Opening Bell: 07.29.09

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Phibro Mum After White House Slams Reported $100 Million Payday (Reuters)
'Cause there's nothing to say. Just give Andrew Hall his bag of money, and nobody gets hurt.
Bernie: SEC Was Asleep (NYP)
Ponzi Boy cannot stress enough just how easy it was to pull this thing off.
Goldman Disputes 'Evil' Tag (NYP)
Here's what the delightfully British Lucas van Praag had to say about this article: "garbled nonsense," "shoddy journalism," and "The mistakes are so egregious that one has to question Mr. Hagan's motives."
UBS Sued over 77-Year-Old Lady's $26 Million Loss (AP)
Awkward: "Chan Wai-yee, who was born in mainland China, filed a lawsuit Tuesday saying UBS bankers never spelled out the risk and potential losses of investing in leveraged derivative products, known as accumulators, that bet on Hong Kong stocks.
Chan also says the bank led her to sign several documents in English -- including one that made her a "professional investor" under local securities regulations -- even though she doesn't speak the language and never finished primary school."
Inquiry Widens as UBS Client Pleads Guilty (NYT)
This is the thanks the Swiss get for such hard work and creativity? "Mr. Chernick's private banker and a Swiss lawyer would dress as tourists when meeting Mr. Chernick at New York hotels, with the executive lying to customs officials by saying he was there to visit his brother. They mailed, rather than hand-carried, Mr. Chernick's bank statements, for fear that customs officials would seize hard copies. They also cut out Mr. Chernick's name and address from printed statements."
A Comprehensive View On Bank Profits (WSJ)
The "secret" to Wells Fargo's success: FASB.
Michael Milken's New Business Advice Site (Bits)
Bizmore is only backed, and not edited, by Milken but that doesn't mean he can't pop in every now and then to dispense pearls of wisdom re: doing time.
Should You Invest In Mortgage-Backed Securities? (WSJ)
The BlackRock Legacy Securities Public-Private Trust says yes.

Related

Opening Bell: 03.23.12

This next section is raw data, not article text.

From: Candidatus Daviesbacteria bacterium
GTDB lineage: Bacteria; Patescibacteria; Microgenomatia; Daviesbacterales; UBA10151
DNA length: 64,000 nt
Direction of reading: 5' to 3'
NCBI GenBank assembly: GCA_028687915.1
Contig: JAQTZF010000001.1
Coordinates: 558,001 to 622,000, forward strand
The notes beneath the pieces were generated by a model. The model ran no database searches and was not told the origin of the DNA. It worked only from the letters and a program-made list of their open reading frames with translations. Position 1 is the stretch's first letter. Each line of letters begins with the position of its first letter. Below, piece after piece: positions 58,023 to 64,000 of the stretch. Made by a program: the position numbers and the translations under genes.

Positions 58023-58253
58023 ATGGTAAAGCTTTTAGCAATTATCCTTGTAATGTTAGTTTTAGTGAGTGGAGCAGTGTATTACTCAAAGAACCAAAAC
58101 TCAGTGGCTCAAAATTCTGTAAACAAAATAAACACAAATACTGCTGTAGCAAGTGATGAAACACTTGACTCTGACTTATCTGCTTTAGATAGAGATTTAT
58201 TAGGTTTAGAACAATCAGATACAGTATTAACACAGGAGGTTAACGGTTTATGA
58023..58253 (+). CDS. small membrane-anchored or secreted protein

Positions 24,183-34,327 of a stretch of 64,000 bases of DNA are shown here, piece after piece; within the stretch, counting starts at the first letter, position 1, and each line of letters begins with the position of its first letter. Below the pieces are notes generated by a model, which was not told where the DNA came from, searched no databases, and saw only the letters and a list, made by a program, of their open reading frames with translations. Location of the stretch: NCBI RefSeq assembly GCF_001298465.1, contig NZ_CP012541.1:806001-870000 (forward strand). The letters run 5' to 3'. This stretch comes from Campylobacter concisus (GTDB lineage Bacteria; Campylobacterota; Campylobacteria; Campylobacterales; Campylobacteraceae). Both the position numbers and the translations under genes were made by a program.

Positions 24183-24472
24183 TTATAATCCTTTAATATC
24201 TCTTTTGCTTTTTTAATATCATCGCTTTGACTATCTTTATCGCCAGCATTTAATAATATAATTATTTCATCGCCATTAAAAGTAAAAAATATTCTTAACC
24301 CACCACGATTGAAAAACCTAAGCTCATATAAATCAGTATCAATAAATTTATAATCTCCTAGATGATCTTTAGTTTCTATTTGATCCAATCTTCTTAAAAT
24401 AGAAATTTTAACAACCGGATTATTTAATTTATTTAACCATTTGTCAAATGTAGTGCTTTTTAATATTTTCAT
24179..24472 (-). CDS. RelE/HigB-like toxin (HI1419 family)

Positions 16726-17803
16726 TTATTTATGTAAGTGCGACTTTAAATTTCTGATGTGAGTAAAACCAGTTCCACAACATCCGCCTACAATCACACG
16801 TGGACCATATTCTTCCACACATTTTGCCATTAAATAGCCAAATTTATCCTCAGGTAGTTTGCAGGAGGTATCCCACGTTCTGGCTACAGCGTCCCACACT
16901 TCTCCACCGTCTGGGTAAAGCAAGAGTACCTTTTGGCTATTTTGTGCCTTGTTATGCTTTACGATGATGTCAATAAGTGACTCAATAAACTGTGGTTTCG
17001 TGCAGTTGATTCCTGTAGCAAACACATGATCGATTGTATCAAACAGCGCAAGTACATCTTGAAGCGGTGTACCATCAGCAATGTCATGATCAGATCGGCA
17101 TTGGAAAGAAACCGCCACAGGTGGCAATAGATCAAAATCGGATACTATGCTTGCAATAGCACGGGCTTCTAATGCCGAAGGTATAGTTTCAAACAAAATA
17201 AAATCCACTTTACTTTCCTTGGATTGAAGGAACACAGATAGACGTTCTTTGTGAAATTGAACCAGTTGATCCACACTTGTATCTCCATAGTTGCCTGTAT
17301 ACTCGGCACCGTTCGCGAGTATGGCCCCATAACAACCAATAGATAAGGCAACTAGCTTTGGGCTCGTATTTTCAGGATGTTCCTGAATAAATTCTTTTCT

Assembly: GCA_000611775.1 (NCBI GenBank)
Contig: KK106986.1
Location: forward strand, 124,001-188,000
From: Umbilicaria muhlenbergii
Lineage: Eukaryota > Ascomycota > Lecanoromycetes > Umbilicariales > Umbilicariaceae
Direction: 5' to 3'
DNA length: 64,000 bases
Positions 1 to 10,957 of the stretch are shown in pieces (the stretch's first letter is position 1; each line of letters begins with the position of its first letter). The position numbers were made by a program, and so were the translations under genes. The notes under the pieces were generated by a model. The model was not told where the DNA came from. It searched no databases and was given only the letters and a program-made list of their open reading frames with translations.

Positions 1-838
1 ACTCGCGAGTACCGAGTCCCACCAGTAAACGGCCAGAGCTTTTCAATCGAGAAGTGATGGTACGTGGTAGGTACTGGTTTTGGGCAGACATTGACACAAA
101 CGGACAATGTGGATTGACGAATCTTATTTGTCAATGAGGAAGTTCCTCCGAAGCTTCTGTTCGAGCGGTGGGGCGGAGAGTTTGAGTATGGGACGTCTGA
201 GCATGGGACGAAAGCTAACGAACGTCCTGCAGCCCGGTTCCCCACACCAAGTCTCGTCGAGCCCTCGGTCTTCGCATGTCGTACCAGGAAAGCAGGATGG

Credit Suisse Chief Takes Sharp Pay Cut (WSJ) Mr. Dougan's compensation more than halved to 5.8 million Swiss francs ($6.3 million) from 12.8 million francs a year earlier. Like all of Credit Suisse's top managers, he didn't get a cash bonus. While Mr. Dougan's base salary remained unchanged, his bonus, awarded in the form of deferred stocks, fell 69% to reflect the sharp drop in profits last year and the 41% drop in Credit Suisse's share price in 2011. SEC Probes Rapid Trading (WSJ) Federal securities regulators are examining whether some sophisticated, rapid-fire trading firms have used their close links to computerized stock exchanges to gain an unfair advantage over other investors, people familiar with the matter say. The wide-ranging probe, being handled by the enforcement staff of the Securities and Exchange Commission, is focusing on the computer-driven trading platforms of exchanges, including BATS Global Markets Inc., the people said. Fed’s Bullard Sees Price Threat From G-7 Delaying Tighter Policy (Bloomberg) U.S. monetary policy may be at a “turning point” and the Fed’s first interest-rate increase since the global financial crisis could come as soon as late 2013, Bullard said in a speech earlier today. That view contrasts with a debate among Fed policy makers on whether more stimulus is needed even after the U.S. economy accelerated and the unemployment rate fell. Bales Had Troubled Broker Career Before Allegations (Bloomberg) Robert Bales, the U.S. soldier suspected of shooting Afghan civilians, started selling community-bank stocks in 1996 as a 23-year-old driving a Chevy Cavalier. That may have been the peak of his financial career. Before Bales enlisted in the Army in 2001 after the Sept. 11 terrorist attacks, he worked at five firms in five years. After he left the industry, he was hit with a $1.5 million settlement for his role in swindling a couple out of more than $600,000 from their retirement account. “He wanted to be an investment adviser, and he had a plan as to how he was going to accomplish that,” said Robert K. Cargin, who hired Bales in September 2000 at Quantum Securities Corp. in Westerville, Ohio. “It just didn’t work out.” BofA Tests An Option To Foreclosure (WSJ) Borrowers would agree to a what is known as a "deed-in-lieu" of foreclosure, where they essentially sign over ownership of the property to the lender. This is less costly to the bank and also does less damage to a borrower's credit than a foreclosure. In exchange, former owners would be offered one-year leases with options to renew the leases in each of the following two years at rents that the bank determines are at or below the current market price. Borrowers would have to demonstrate an ability to pay the market rent. ‘Linsanity’ pot nipped in bud (NYP) The Knicks’ new superstar point guard’s legal eagles threw cease-and-desist orders at three California medical-marijuana dispensaries that were offering customers “Linsanity” weed...Two of the dispensaries discontinued the names and the other simply rebranded its grass “Insanity.” Skowron plans to appeal court’s ruling on $10.2M (NYP) Joseph “Chip” Skowron, the former FrontPoint fund manager now jailed for insider trading, plans to fight a judge’s ruling that he pay $10.2 million to his former employer, Morgan Stanley. Skowron’s attorney intends to appeal the ruling handed down Tuesday by Manhattan federal judge Denise Cote, Skowron’s spokesman, Montieth Illingworth, said. Illingworth also blasted Morgan Stanley’s plans to pursue another $33 million, which Cote denied in her decision. The bank, which owned FrontPoint when the scandal hit and clients fled, wanted a total of $45 million in victim’s compensation. UBS Sees ‘Earlier’ Fed Move; Barclays Sees Rates on Hold (Bloomberg) “We regard the trend toward higher yields as a healthy development,” Andrew Cates in Singapore and Larry Hatheway and Christine Li in London wrote in a UBS report yesterday. “It reflects a healing process in the U.S. economy and recognition that the Fed will be able to normalize monetary policy earlier than many envisage.” Investors should buy two-year Treasuries, Ajay Rajadhyaksha and Dean Maki, New York-based analysts at Barclays, wrote in a report yesterday. “We consider the recent rise in Fed hike expectations premature,” they wrote Obama To Tap Kim For World Bank Post (AP) President Barack Obama will nominate Dartmouth College President Jim Yong Kim to head the World Bank, a surprise pick for the international financial institution's top job, senior administration officials said.